Saturday, July 11, 2009

Lessons From Randonneuring

On Tyler Hamilton's website he refers to the "healing power of the bike". I agree with him completely. Time spent riding a bicycle is time well spent.

Leaving your ipod at home, turning off the blackberry and listening to the wind will heal your mind and soul. Watching the sun rise as you ride, or riding while the moon is high in the sky providing her gentle light to the fields lining your roadway will recenter your spirit and remind you of your place on the planet.

Randonneuring, self-supported long-distance cycling will provide all of this and will teach you how to live. As I rode today, I considered the following:

Randonneuring teaches goal setting, prioritization, and logical thinking to develop methods to accomplish the task decided upon. Wanting to ride 200Km or more is only a wish or idea until a date is chosen, a plan is laid out, and the resources needed to reach that goal are set aside. No one can ride every event, own every piece of gear, or participate in every sport or hobby that seems interesting at the time. Decisions have to be made, and choosing some things will automatically delete others from the list.

Randonneuring teaches self-discipline. While some are able to ride 200Km or more through genetically given athletic ability alone, most of us will have to train for long-distance cycling. This will mean setting aside time for riding and following a plan developed either by others or ourselves. Reruns of Gilligan's Island or Lost (the modern version, I suppose) will have to be watched by others, since we will need to get out on our bikes for training.

Randonneuring teaches self-support. There are all kinds of cycling events a rider could attend. Most have some level of rider support, from SAG stops to team cars. Many times, all a rider needs to bring to a ride is a bike, since water bottles will be provided full of some syrupy drink passing itself off as a sport drink. And the rider will pass tables of goodies every 15 miles or a team car will pull alongside periodically to refuel or rehydrate the rider. Then there is always the team mechanic or the SAG vehicle ready to change flats, repair broken cables, or reattach parts which are falling off a poorly maintained bicycle. Randonnuering is different. If you need it, you better bring it, or be able to buy it along the way, or you will do without it, and possibly not finish the event because of it. Successful randonneurs are watchful of extra weight on the bike, but counting grams is for others, counting on ourselves is for us.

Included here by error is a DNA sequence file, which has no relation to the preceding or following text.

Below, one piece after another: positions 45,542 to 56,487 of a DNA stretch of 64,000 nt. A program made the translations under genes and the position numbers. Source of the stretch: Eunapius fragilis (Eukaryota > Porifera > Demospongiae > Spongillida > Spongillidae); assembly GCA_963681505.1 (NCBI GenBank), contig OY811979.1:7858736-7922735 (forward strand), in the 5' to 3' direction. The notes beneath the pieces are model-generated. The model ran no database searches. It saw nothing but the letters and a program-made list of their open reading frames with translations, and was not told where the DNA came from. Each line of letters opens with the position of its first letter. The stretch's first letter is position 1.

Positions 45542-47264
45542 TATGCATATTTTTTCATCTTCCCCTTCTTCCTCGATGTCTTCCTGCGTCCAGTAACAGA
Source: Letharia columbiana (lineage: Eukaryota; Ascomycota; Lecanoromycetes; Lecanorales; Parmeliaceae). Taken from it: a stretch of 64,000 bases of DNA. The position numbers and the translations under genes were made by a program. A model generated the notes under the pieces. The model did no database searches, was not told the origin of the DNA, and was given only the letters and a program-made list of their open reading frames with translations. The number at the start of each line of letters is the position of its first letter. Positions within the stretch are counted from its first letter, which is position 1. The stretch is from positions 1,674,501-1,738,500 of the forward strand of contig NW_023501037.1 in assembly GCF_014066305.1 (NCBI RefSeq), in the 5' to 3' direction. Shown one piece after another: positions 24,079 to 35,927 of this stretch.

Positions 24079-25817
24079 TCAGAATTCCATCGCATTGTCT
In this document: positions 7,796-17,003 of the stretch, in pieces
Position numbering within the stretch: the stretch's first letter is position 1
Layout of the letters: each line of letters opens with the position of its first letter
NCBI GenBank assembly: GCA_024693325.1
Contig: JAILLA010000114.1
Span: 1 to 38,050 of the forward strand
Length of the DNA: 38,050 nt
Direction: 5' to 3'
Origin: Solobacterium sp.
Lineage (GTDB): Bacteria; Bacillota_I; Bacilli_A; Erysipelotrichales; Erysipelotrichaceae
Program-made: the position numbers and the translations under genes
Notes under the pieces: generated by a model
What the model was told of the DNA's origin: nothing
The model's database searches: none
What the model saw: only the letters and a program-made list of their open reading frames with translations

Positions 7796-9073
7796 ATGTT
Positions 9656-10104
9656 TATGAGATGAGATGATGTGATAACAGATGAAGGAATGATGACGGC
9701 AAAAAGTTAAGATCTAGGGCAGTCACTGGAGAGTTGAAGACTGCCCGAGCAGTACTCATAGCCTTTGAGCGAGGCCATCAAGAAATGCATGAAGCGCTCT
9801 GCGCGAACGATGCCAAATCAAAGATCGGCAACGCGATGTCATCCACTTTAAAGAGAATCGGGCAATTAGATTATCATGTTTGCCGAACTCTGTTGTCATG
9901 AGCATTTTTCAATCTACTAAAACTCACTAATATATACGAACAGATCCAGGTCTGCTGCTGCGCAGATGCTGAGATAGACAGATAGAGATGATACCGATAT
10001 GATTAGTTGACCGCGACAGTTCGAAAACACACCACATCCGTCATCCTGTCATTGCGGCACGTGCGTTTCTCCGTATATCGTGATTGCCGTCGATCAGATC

Randonneuring teaches selflessness as a way of cycling and living.Cycling which has winning as a goal is foreign to randonneurs. Winning involves defeating others. Randonneuring is about working together to reach a mutually held desire - finishing within the time limit. Often, all that is needed for a cyclist to continue or finish, is a little help from a passing cyclist. Perhaps a spare tube, or an extra battery, or maybe even riding alongside for a while to encourage one another. Since all finishers are listed in alphabetical order, it makes no difference what the finishing time is, and riding with a slower rider to help him to finish may be just the way to increase your cycling karma, or pay back a debt to cyclists who've helped you along the way somewhere. In a competitive event, only one rider can win. Therefore, the logical conclusion is that all the others are losers. In Randonneuring, the only loser is the rider who helps only himself and ignores the riders around him. Otherwise, there are no winners or losers, there are only finishers.

Randonneuring teaches finishing as a way of life. The rider handbook given by RUSA to new members uses a phrase "Club Abandonnee Randonnee" to label riders who have been unable to finish a ride for some reason. The handbook further states that at some time, all of us will be in that club. It's inevitable. But avoiding it as much as possible is the touchstone of randonneuring. To the extent that it is possible to "gut it out" and somehow finish the ride, you are expected to, and should expect no less of yourself. Being prepared mentally and physically and having your equipment ready and tested will go a long way toward finishing. But at the end of all of that preparation there still remains the willingness of the rider to find a way to make it to the finish line within the time limit if it's possible.

As you can see, these, and other lessons taught by randonneuring, are applicable in all of our lives. Too many people today have given in to their weaknesses and are willing for the government, their parents, their spouses, their children, or SOMEONE to take care of them while they indulge in pleasure and fantasy. Choosing to become long-distance cyclists - randonneurs - would be a good place for all adults to begin. And while a return to the draft may be a good idea for some young people today to help them mature, a better idea would be a return to bicycling that many have left behind for a driver's license and a Ford Mustang.

And not just any bicycling, Randonneuring.

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